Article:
WIS 60th: Reporter Jack Kuenzie looks back on 30 years with WIS - wistv.com - Columbia, South Carolina |

WIS 60th: Reporter Jack Kuenzie looks back on 30 years with WIS

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It wasn't in Jack Kuenzie's original plan to stay in one place for three decades. But as he soon found out, South Carolina is a target-rich environment for news reporters.

"When you're having fun, it's hard to leave the party," he says. So on WIS' 60th anniversary, Jack reflected on the top stories he covered.

He thought back to one of the first. Less than three weeks after starting work in Columbia in July 1984, he found himself gazing at the leader of the free world, President Ronald Reagan, who was holding a meeting on Caribbean issues at USC.

"And things just continued to stay interesting from that point forward," says Kuenzie.

"For one reason or another my time at WIS has included first hand coverage of two of the more significant space-related events of the last few decades," he says.

 In January 1986, the Space Shuttle Challenger exploded.

"A shocking development that my photographer and I witnessed by chance as we were working on an entirely unrelated story in the Orlando area," Kuenzie says.

"We saw the shuttle blow up while preparing to interview an FBI agent who had been handling the arrest of former Columbia Police Chief Arthur Hess, who had turned up at the Epcot Center in Florida after faking his own death and vanishing from the Midlands."

A few years later in 1990, WIS sent Kuenzie back to the Space Center to cover the launch of the Hubble Space Telescope. South Carolina's Charles Bolden piloted the shuttle giving us a Palmetto State connection.

"It was right around that time that something began percolating here in Columbia that would shake the foundations of state government," says Kuenzie. "An undercover federal sting operation to be known as Operation Lost Trust. As more than two dozen state lawmakers and lobbyists became embroiled in that investigation, the bottom line became clear: South Carolina government had been for sale with lawmakers giving up their vote on a non-existent parimutuel betting bill in some cases for nothing more than a fistful of cash or even a new suit."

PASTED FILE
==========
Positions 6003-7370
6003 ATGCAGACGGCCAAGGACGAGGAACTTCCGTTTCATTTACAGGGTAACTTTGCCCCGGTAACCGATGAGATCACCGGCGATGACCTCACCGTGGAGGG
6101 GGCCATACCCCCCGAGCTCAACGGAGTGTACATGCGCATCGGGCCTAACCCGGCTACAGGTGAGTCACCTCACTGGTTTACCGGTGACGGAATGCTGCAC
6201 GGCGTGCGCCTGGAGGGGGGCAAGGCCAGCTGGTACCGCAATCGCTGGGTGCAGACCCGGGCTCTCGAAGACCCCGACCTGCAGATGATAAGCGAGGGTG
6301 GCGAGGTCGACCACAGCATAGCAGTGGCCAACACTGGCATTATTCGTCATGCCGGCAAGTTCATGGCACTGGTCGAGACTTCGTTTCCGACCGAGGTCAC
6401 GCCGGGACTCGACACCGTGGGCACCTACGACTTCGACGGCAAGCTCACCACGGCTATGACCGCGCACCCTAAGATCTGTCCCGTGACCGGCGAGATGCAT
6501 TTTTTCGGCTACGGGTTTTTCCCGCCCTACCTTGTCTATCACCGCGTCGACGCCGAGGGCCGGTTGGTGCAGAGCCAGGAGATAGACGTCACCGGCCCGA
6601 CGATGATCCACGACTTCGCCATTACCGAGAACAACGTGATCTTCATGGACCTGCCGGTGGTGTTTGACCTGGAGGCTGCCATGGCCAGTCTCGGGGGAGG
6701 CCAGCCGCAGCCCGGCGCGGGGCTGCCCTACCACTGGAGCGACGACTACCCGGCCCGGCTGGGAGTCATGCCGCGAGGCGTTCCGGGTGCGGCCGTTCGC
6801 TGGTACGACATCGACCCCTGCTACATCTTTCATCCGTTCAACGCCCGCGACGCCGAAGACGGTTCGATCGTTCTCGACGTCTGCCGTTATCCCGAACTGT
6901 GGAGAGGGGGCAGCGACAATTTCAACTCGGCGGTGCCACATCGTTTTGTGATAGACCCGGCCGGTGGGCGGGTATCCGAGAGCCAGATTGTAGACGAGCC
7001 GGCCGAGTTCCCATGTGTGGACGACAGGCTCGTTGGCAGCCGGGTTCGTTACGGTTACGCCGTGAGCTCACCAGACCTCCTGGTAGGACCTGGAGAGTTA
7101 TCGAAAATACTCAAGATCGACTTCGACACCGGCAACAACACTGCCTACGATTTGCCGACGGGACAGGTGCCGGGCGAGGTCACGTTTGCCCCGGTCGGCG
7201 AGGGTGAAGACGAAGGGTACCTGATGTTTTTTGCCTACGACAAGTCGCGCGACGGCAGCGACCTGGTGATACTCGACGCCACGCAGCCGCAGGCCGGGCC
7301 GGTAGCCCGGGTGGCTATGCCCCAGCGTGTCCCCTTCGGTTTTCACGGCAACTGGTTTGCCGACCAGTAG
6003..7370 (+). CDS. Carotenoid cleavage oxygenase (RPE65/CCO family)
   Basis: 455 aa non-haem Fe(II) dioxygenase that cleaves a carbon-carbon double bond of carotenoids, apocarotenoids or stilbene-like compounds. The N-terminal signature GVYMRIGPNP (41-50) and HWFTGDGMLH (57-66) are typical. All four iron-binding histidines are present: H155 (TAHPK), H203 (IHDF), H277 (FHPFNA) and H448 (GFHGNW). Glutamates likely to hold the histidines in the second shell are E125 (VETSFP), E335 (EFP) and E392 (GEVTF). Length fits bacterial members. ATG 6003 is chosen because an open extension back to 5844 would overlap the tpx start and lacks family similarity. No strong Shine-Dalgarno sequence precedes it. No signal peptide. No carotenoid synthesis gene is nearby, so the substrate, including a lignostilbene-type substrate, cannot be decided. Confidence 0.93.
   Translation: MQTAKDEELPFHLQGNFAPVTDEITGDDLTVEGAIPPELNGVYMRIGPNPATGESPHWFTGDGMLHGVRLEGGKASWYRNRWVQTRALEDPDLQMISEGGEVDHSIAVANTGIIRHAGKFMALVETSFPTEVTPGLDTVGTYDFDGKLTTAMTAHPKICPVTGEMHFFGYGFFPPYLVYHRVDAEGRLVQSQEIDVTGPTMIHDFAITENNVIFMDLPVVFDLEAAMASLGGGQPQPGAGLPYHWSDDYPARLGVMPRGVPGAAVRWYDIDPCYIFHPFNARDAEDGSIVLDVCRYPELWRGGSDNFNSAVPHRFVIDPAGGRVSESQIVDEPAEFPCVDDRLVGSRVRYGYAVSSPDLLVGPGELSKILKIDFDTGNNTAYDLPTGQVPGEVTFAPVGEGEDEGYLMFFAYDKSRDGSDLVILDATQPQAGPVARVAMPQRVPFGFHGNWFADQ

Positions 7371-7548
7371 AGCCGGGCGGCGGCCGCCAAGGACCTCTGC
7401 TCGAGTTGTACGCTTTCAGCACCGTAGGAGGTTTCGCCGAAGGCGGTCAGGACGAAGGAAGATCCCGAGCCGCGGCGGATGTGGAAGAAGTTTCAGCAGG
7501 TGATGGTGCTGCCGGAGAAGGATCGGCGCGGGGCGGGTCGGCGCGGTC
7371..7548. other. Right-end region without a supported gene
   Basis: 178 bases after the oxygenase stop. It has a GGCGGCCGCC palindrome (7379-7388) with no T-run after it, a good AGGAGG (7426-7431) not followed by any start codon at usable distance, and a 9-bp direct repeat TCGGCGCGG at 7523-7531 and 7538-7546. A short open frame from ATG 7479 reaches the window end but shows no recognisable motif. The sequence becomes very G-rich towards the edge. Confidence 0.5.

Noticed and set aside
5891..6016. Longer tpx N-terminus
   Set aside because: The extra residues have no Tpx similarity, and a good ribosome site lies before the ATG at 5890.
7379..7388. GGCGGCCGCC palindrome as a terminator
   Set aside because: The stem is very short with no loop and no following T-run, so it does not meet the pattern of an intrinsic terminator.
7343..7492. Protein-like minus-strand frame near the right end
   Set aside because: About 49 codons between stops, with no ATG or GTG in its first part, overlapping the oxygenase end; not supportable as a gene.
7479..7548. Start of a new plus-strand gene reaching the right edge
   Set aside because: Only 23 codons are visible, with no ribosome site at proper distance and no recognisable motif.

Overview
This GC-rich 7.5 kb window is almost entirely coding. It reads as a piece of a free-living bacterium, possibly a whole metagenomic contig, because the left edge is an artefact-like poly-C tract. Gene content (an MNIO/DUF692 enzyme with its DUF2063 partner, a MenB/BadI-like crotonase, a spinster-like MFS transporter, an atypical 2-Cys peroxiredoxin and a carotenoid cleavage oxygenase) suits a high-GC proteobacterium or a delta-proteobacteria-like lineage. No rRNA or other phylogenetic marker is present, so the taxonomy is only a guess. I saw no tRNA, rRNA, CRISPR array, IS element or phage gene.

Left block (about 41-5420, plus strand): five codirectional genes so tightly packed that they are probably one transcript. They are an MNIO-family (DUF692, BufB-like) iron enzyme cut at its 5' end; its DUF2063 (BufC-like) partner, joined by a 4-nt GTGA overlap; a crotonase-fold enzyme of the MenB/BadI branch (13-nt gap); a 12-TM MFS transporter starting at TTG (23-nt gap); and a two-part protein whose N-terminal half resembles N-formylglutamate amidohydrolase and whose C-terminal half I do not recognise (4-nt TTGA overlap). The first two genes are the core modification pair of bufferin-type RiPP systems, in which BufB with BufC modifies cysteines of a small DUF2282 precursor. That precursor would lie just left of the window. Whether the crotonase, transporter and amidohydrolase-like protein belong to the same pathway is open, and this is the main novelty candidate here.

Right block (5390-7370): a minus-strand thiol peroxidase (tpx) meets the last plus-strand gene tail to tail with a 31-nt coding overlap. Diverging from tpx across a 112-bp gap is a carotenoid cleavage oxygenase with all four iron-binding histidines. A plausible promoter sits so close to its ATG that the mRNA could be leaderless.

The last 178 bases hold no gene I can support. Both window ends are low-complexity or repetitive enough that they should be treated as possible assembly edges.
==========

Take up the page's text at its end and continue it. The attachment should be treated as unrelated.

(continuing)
"In 1994 some of my colleagues and I were at a party on a Saturday afternoon when we heard about a plane crash in Charlotte," says Kuenzie. "A couple of hours later, that's where we found ourselves. Close to the wreckage of US Air Flight 1016. The plane had 52 on board. 37 lost their lives. WIS followed the investigation of the case all the way to an NTSB hearing in Washington DC."

 For much of Jack's time here at WIS, he was on the criminal justice beat.

 "After a trip to survey conditions on Death Row, which at the time was in Columbia, I began getting phone calls from the state's most notorious serial killer, Donald Pee Wee Gaskins," says Jack. "His story and eventual execution was one of several stories that always seemed to grab viewers' attention."

The crime beat would eventually include personal encounters with another even better-known figure who'd run afoul of the law. The hardest working man in show business, James Brown, who went from a drop-in at the state education department one year to a prison cell in Columbia a while later.

But Jack says there's more stories to mention:

"Susan Smith, Larry Gene Bell, The Pope, the raising of the Hunley, the lowering of the Confederate flag."

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